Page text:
Most of the people who are interested in sustainable living are probably familiar with bamboo fabric. Bamboo fabric was supposed to become an all-around better alternative to cotton. And why wouldn’t it? Bamboo grows fast, isn’t too sensitive to the climate and the fabric itself is supposedly very soft, breathable, and hypoallergenic.
As usual, reality is a bit more complicated. While bamboo farming can be a very sustainable process, it isn’t always like that. Besides, there are different types of bamboo textiles with some being much less eco-friendly than the others.
The first aspect that should be taken into consideration when analyzing a material’s sustainability is its origins. So where does bamboo come from? Even though bamboo is a very low-maintenance plant and can grow pretty much everywhere, the vast majority of it comes from China. There are various reasons for that. Firstly, bamboo has been a part of Chinese culture for centuries, so it’s natural that the country exports so much bamboo fabric.
However, a long-standing tradition isn’t the only thing that makes China the world’s biggest bamboo exporter. Unlike many other countries, China has yet to create strong incentives for manufacturers to make their processes more sustainable and less damaging to the environment. That, of course, makes the fabric production much more affordable, so many companies choose to manufacturers from China.
As far as bamboo farming is concerned, no one really questions bamboo’s benefits. Indeed, it doesn’t require lots of fertilizers, doesn’t need much water, and grows very fast. However, just like many other plants, bamboo can be used for several types of fabric. And not only do they differ in terms of fabric properties and prices, but also in the amount of environmental damage they cause. Let’s take a closer look at the three most common types of bamboo textiles.
Bamboo viscose is the cheapest and the most common type of bamboo fabric. It is used by hundreds of companies to make clothing, bed linen, and other household items. Thanks to bamboo’s antibacterial properties, the material can also be used for sanitary (like cloth diapers) and medical supplies as well.
In general, viscose is a type of rayon that began to be used in the 20th century and was meant to become kind of a low-cost silk. On the first look, it may seem like a perfect option: the customers get all the beneficial properties of bamboo without having to pay a lot. Unfortunately, it couldn’t be further from the truth. Although bamboo viscose is very affordable, bamboo’s unique benefits get lost in the manufacturing process that is also very harmful to the environment.
Just like any other type of viscose, the production of bamboo viscose starts with extracting cellulose from the wood pulp. Small pieces of wood get in contact with a chemical that helps remove the cellulose from the wood. Afterward, the cellulose gets pressed into sheets and carbon di-sulfide is added. To make strands out of cellulose, the cellulose is put into a spinneret. Finally, the strands get immersed into yet another type of chemical, sulfuric acid, which aids the formation of filaments that are then spun into yarn.
Since carbon sulfide is a toxic chemical, a large amount of waste is created in the manufacturing process and it is hard to deal with it in a sustainable manner. Besides, carbon sulfide is a neurotoxin, which makes the working environments very dangerous for the employees. The law in China doesn’t protect the workers either, so many of them risk getting organ damage, psychosis, or even heart attacks.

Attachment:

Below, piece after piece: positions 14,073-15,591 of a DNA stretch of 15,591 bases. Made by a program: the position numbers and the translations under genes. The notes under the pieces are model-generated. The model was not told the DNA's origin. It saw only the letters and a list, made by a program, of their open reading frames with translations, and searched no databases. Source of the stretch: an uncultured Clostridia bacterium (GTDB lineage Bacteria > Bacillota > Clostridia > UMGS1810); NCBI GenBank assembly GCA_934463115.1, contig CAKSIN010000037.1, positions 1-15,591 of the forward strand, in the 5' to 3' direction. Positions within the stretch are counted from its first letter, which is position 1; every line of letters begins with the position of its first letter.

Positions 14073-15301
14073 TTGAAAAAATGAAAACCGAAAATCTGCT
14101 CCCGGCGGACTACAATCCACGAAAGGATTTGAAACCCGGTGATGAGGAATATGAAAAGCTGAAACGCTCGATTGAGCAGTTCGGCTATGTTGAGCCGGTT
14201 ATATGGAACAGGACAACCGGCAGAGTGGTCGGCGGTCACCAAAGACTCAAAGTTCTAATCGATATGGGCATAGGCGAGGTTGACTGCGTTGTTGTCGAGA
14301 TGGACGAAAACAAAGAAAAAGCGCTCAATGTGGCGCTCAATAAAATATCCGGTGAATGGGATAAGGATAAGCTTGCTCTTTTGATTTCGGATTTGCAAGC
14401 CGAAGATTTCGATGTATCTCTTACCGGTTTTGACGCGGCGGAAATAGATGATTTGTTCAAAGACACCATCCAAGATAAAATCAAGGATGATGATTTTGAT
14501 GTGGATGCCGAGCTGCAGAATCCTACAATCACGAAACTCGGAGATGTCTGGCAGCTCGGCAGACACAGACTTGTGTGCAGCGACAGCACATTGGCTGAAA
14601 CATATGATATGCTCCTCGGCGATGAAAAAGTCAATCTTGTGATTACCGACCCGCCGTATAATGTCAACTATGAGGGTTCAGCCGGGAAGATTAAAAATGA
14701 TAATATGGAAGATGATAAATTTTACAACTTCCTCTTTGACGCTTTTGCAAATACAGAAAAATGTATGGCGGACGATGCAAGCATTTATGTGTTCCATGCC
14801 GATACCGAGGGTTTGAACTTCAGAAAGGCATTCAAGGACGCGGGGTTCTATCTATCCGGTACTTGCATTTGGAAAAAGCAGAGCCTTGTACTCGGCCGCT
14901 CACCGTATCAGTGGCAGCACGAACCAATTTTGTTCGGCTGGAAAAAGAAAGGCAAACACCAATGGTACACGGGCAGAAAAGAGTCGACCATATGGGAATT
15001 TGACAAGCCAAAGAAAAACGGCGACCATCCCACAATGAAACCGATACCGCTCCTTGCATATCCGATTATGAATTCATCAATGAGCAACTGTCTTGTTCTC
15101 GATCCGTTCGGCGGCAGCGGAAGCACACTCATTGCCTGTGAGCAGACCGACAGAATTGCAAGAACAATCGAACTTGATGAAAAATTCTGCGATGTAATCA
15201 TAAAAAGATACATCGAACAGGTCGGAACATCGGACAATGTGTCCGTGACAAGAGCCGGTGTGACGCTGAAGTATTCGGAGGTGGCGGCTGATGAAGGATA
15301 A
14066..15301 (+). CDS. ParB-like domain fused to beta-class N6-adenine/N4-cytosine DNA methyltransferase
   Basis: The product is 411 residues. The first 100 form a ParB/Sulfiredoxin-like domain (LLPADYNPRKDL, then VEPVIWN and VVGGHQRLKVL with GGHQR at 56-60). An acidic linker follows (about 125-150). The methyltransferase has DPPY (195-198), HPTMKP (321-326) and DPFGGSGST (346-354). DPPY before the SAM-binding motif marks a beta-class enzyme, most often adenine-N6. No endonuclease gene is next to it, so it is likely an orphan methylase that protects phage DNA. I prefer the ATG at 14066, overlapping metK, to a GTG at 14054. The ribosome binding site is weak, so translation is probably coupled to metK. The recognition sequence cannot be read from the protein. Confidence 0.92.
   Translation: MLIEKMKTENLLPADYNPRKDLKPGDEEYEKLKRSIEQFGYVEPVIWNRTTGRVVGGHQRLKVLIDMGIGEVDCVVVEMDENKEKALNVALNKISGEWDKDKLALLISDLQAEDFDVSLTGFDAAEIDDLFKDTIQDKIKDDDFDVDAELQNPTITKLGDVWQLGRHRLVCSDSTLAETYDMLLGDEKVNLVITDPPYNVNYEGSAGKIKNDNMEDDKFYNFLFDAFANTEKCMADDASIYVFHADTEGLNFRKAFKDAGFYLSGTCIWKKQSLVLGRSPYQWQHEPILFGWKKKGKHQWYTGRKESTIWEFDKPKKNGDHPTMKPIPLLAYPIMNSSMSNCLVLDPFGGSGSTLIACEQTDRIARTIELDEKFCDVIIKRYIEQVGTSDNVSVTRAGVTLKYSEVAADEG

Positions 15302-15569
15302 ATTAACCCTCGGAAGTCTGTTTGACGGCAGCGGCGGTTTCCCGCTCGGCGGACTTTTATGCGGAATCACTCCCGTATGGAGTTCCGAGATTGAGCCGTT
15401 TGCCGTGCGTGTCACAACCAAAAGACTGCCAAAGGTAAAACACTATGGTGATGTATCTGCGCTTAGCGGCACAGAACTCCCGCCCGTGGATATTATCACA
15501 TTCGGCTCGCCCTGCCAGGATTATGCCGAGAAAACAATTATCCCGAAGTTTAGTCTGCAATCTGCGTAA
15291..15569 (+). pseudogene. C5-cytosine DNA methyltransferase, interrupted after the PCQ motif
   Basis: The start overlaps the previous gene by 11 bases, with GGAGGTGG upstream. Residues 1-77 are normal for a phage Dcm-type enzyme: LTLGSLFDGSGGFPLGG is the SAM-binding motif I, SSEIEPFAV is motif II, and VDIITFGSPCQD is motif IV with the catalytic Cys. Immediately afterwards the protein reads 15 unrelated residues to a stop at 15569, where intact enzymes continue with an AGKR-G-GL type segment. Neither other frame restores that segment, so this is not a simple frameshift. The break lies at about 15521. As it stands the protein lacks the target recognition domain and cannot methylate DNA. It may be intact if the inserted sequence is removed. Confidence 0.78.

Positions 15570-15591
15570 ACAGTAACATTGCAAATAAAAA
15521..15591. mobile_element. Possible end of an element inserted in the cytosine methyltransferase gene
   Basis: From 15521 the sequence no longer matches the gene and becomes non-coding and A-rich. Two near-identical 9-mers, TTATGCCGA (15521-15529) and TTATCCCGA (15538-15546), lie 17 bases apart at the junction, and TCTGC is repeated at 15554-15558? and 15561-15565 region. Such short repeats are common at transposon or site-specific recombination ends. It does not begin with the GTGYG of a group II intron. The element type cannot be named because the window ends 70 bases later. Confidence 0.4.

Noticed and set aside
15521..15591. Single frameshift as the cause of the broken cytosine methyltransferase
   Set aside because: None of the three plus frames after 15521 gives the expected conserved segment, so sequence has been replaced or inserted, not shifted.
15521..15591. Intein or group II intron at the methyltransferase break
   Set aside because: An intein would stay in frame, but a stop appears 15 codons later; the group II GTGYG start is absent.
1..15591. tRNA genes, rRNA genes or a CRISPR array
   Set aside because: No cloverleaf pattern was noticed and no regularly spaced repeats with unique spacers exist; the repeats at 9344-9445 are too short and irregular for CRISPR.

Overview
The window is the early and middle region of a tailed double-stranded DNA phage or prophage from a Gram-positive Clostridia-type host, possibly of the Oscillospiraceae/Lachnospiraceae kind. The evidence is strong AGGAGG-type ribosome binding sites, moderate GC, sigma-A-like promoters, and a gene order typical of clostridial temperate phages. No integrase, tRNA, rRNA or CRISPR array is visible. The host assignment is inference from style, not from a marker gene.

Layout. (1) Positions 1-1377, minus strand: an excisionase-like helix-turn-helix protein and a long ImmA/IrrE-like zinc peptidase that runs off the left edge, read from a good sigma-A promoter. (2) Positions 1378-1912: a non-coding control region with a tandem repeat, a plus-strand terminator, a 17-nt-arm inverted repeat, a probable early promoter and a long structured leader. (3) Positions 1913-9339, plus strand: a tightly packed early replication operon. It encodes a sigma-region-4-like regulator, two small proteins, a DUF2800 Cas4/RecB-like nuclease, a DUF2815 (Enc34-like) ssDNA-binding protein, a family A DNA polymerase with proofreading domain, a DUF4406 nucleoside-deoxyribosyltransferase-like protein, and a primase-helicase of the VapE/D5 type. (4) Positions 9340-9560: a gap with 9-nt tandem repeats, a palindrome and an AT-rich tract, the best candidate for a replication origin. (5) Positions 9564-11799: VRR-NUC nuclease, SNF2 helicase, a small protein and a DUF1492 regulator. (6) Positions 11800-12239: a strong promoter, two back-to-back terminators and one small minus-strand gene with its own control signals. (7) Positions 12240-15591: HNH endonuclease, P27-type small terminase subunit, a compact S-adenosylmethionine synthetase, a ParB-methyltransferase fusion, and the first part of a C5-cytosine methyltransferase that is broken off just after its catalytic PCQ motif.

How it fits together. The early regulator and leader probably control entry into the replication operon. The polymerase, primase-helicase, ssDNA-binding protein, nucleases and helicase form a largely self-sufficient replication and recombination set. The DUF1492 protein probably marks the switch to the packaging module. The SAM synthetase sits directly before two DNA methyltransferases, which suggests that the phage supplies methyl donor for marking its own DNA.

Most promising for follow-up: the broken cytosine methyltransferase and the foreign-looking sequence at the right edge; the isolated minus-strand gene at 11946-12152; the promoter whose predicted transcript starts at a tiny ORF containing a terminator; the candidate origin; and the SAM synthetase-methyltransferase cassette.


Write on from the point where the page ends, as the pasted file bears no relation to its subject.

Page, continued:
Evidently, bamboo viscose is just a feel-good marketing ploy. Since bamboo is so cheap and easy to grow, manufacturers use it to create items that they label as “sustainable”. However, with all the chemicals involved, the plant loses all of its beneficial properties by the end of the production cycle, not to mention all the harm these processes do to the environment and human health.
Luckily, viscose is not the only kind of textile that can be made from bamboo. Although they are more expensive, there are also ways to create bamboo fabric in a closed-loop production process. In this case, the structure of cellulose isn’t altered by any chemicals and the fabric can be considered fully organic.
High-quality bamboo fabric doesn’t involve cellulose extraction or toxic solvents. A natural enzyme gets added to crushed bamboo wood fibers, which are washed and spun into yarn afterward. Since no chemicals are used, such productions are much safer for the factory workers and the environment. Besides, it’s the only production method that keeps the special properties of bamboo until the very end of the production cycle.
This kind of bamboo fabric truly is breathable, comfortable, durable, and antibacterial. That’s why many high-end clothing brands use it for apparel and undergarments.
The third most popular type of bamboo textile is bamboo lyocell. Although the fabric itself is quite similar to viscose, the manufacturing process is much more sustainable. No toxic chemicals are involved in lyocell production. Amine oxide, a non-toxic solvent, is used to break down the pulp. This method allows the manufacturer to reuse up to 99% percent of the solvent and water, which minimizes the amount of waste created and water used. Since bamboo lyocell consists of mostly organic ingredients, it is actually biodegradable and can break down in about 8 days.
Such production methods don’t only make the manufacturing process very sustainable, it also lets bamboo retain its unique qualities, so bamboo lyocell is a very soft and light fabric. While bamboo lyocell can be used to make clothing, the most common industry where it can be found is bed linen. Lyocell sheets are very soft, breathable, and hypoallergenic, which makes them perfect for a good night’s sleep.